2. What if the user’s issue only takes a few seconds to answer? Should they still need to pay for support? Right or wrong, many users were turned away because of this. When users feel slighted by support, they are more inclined to leave negative reviews, which only hurt the reputation of the plugin and the business.
  3. All extension purchases came with 30 days of priority support, regardless of the price of the extension. This meant that an $80 extension gave the same level of support as a $6 extension. It also meant that users could purchase a $6 extension and get the same support access as they would get with a monthly support subscription. This was primarily a failure in my implementation of the support model, but it was still very clear that it would not work in the long run.

Getting Too Big, Too Fast

Experiencing rapid growth can be exceptionally challenging. When a user base is small enough, the infrastructure you have in place to manage those users’ support requests, feature requests, and transactions is not difficult to manage, even if your infrastructure is poor. Once your user / customer base rapidly expands, the various infrastructures you have in place become vitally important.

The majority of our revenue stream is through extension sales, and most of our extensions are built by someone other than myself. This is important because I was the only person early on that reviewed extension submissions. I was the guy from start to finish. I reviewed the extension code, tested the extension, reported bugs, setup the product pages, created the product images, set the pricing, setup the extension’s support forum, clicked publish and setup the newsletters and blog posts. I did it all. While this was easy to manage early on, once we got to the point of having 5-10 active extension developers submitting code for review each week, it became exceptionally difficult.

Early on, my method for keeping track of which extensions were getting built, which needed updated, and which were ready to go was my email inbox and it was impossible to manage.

As happened with managing extensions, the number of support requests we received each week grew exponentially as our user base got larger and larger. Initially, we didn’t actually have a way of tracking which support tickets were resolved, who was assigned to them, how many were currently open, which ones were waiting on staff replies or any of the other statistics or records that are vitally important to adequately managing customer support requests. Due to this, we lost track of a large number of tickets, some of which turned into 1 star reviews because the support was less than stellar.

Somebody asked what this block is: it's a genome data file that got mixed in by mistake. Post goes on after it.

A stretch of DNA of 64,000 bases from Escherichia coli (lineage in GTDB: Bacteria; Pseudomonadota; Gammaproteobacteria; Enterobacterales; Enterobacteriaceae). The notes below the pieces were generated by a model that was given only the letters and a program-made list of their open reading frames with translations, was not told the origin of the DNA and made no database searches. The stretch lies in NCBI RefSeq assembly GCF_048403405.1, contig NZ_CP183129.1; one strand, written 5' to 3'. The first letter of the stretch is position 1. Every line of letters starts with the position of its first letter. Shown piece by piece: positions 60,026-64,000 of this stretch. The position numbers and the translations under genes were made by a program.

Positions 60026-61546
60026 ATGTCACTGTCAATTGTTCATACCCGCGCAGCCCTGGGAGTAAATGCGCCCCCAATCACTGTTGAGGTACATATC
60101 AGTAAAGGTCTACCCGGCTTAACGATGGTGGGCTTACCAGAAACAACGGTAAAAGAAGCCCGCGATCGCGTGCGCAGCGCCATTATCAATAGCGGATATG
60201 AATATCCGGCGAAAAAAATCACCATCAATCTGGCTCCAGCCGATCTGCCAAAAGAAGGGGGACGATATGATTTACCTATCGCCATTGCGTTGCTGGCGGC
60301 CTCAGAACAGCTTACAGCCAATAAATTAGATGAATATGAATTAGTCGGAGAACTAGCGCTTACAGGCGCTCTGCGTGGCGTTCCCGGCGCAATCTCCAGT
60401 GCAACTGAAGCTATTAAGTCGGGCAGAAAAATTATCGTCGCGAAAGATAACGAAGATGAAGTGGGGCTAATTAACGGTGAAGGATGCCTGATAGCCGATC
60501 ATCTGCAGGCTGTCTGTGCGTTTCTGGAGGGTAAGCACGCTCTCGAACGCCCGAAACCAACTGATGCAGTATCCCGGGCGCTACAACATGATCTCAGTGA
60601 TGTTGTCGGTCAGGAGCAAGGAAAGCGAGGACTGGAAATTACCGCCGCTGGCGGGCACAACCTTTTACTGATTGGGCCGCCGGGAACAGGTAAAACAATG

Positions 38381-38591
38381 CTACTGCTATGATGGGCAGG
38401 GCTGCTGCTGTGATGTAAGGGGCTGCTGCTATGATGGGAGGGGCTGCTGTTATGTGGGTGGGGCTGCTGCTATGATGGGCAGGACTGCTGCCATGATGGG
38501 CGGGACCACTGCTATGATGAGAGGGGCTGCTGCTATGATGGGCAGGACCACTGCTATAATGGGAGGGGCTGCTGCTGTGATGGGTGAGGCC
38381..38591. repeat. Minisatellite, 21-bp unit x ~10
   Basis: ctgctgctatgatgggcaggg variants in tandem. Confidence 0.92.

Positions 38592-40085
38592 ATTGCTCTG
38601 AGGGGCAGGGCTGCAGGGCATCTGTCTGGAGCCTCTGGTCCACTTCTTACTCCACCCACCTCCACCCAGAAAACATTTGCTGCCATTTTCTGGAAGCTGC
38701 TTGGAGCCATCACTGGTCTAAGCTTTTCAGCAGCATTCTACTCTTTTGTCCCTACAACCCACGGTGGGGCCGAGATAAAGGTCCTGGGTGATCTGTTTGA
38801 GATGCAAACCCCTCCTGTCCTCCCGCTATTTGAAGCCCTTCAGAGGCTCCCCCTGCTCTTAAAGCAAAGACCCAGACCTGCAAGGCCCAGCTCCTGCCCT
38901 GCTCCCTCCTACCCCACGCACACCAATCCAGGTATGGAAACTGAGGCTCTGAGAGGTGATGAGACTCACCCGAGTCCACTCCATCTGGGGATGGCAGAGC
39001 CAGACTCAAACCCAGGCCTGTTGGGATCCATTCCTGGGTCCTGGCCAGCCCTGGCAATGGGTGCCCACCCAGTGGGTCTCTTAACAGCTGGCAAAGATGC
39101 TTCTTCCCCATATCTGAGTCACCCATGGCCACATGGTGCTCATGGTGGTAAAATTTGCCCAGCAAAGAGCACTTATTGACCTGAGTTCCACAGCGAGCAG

Through all of the challenges, I believe we have come out on top. Here are some quick stats that help us see that it’s all been worth it:

Are we done? Definitely not. Have we faced our most difficult challenges? Probably not, and that’s okay.

Pippin Williamson


  1. John Aly

    Digital Downloads was a breeze to set up and very easy to customize into what I needed. There were a few small things I encountered that I could not resolve; however, the amazing support team was able to quickly answer my questions or point me in the right direction.

    f you want to make your own theme for this plugin you can start with EDD-Starter-Theme-master , you can find it here .
    the support for this free plugin is outstanding too ! ..

  2. Blaise

    I am a user of EDD and find the product exceptional. Their model is splendid: I am always SUPER happy to pay for the extensions as they almost always do exactly what I need.

  3. David A.

    Excellent. This is a better alternative to gumroad where the user is force to open to another platform which is a strange environment so to speak. Might even forget the reason why he buy in the first place.

    Great job.

  4. Cédric

    Hi :) Thanks for your feedback on EDD.
    I have the same need as you to manage a “premium” support.
    Can you tell us which system do you use to manage yours ?

    1. Chris Christoff

      We use bbPress plus a some plugins from plus some plugins we’ve developed (you can find most of that code on our GitHub page) to make EDD’s support work


  5. Bryce

    Awesome. As you know I’ve been following EDD from the beginning and while I haven’t been as active in the past couple years, I continue to follow the updates and recommend it :) Good luck Pippin!

  6. Zion Oyemade

    Good one Pippin,